Magazine article Drug Topics

Can I Fill Self-Prescribed Rxs or Rxs for Family Members?

Magazine article Drug Topics

Can I Fill Self-Prescribed Rxs or Rxs for Family Members?

Article excerpt

When a pharmacist is presented with a self-prescribed prescription, or a prescription written for the prescriber's family member, it should immediately raise a red flag and requires close scrutiny. Is the prescription valid? If not, can the pharmacist be disciplined for filling it? The short answer is the infamous "it depends" - on whether the script is valid or not. If it's invalid and the pharmacist fills it - not an uncommon practice t disciplinary action could and should result.

First and foremost, it must be emphasized that the rules governing this type of situation vary among the states. Therefore, it is imperative that a pharmacist knows and adheres to the particular state's rules. For example, one state may consider a script invalid and therefore subject the pharmacist to discipline if filled, while the same script in another state may be acceptable and valid.

Most of the concern relates to prescriptions written for controlled substances, since they create an enormous potential for abuse and/or dependence. Likewise, prescribing controlled substances to family members is frequently associated with problems of self-medication and dependency by the prescriber and/or the family member. Therefore, restrictions on a physician s ability to prescribe such prescriptions would logically result in a decrease of this abuse potential and is justified. However, some states are more restrictive than others.

For example, in Massachusetts a physician is prohibited from self-prescribing a Schedule II through IV controlled substance. Therefore, any such script is invalid and cannot be filled. That state has concluded that the potential for abuse far outweighs the relatively minor inconvenience that is caused by requiring the physician to obtain such a prescription from another physician. Schedule II prescriptions written for family members are prohibited, due to the high potential for abuse, except in an emergency situation. That state also recommends that physicians consider refraining from prescribing any controlled substance to family members in non-emergency situations. On the other hand, Tennessee prohibits self-prescribing a Schedule II and III drug, but a Schedule IV drug is allowed in an emergency situation. Except in emergency situations, Schedule II, III, or IV drugs should not be prescribed to family members.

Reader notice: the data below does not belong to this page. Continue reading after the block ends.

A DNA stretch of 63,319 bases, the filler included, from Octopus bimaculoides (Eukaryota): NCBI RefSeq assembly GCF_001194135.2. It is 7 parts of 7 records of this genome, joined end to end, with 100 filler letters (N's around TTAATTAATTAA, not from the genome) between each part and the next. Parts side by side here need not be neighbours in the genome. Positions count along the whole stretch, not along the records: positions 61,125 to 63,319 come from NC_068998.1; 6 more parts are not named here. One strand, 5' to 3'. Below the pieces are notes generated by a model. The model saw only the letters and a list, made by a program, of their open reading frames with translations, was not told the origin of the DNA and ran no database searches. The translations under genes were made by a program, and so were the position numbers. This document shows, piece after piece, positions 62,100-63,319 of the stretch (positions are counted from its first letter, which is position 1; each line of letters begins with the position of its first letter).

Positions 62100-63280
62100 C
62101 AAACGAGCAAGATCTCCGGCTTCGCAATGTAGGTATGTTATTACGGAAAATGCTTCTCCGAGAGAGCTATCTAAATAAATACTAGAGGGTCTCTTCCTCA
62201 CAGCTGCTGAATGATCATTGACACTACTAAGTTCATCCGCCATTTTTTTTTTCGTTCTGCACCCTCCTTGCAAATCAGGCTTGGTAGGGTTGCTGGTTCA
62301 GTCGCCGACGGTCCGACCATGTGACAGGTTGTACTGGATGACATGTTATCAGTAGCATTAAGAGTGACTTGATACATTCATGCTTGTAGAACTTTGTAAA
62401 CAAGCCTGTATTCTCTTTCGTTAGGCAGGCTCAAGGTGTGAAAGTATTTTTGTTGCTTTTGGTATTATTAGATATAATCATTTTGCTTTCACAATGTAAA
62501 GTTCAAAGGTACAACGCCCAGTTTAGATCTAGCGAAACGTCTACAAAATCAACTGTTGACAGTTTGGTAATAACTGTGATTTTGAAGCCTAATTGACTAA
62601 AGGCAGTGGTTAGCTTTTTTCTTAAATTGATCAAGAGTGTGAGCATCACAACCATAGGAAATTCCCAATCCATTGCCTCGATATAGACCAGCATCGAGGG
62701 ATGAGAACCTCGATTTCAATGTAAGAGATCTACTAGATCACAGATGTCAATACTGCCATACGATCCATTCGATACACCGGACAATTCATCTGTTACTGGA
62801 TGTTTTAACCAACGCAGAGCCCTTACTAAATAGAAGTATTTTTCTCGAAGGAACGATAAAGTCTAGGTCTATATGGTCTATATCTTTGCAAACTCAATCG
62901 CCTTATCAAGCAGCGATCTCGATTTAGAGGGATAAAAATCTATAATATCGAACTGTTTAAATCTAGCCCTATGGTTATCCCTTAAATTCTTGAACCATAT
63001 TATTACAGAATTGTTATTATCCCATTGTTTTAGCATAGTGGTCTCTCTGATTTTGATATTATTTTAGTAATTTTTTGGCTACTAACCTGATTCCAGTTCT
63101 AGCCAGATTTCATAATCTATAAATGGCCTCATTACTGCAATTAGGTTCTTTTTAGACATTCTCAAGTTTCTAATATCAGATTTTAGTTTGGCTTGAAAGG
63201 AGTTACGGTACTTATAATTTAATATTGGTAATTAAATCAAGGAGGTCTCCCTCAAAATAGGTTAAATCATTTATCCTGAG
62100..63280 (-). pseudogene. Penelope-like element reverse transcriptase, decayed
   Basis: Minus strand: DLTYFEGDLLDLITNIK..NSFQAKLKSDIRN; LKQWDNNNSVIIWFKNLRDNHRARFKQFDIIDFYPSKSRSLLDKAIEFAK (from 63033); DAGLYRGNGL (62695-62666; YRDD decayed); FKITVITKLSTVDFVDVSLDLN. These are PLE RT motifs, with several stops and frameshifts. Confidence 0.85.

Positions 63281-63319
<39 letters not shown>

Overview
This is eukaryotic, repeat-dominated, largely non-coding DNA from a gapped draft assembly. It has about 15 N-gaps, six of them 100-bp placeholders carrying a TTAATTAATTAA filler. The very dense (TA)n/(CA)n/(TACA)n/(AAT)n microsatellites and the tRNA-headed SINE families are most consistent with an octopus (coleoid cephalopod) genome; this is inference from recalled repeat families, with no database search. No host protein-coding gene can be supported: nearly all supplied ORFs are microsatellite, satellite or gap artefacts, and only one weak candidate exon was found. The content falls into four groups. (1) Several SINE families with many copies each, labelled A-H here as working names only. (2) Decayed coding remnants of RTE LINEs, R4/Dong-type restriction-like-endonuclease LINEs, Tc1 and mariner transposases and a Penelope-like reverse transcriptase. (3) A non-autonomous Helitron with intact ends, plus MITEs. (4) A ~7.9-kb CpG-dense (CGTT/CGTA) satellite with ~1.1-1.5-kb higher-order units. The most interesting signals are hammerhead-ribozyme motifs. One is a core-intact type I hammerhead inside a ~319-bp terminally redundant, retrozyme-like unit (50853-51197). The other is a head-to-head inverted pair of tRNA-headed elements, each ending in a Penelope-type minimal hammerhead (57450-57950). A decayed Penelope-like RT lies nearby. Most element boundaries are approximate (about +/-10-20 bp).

Other states' rules aren't as explicitly prohibitive. For example, New Hampshire simply states that it is "not appropriate" for physicians to prescribe controlled substances for themselves or to family members, except in emergencies. Montana takes a particularly interesting stance - although there is not a rule specifically prohibiting the self-prescribing of drugs or prescribing to family members, the state does inquire into such prescribing habits by exploring factors such as if the treatment is well-reasoned and well-documented, whether there's a potential dependency problem, and whether the prescriber maintained objectivity in the process. That state strongly encourages its physicians to carefully consider the legal and medical disadvantages of such prescribing. Similarly, Kentucky doesn't have any rules specifically prohibiting such prescribing, but it recommends avoiding doing so to prevent any appearance of impropriety.

Some states consider self-prescribing and prescribing to family members as unprofessional conduct, usually due to factors such as the lack of a valid doctor/patient relationship, poor medical history, and the lack of a proper physical exam. …

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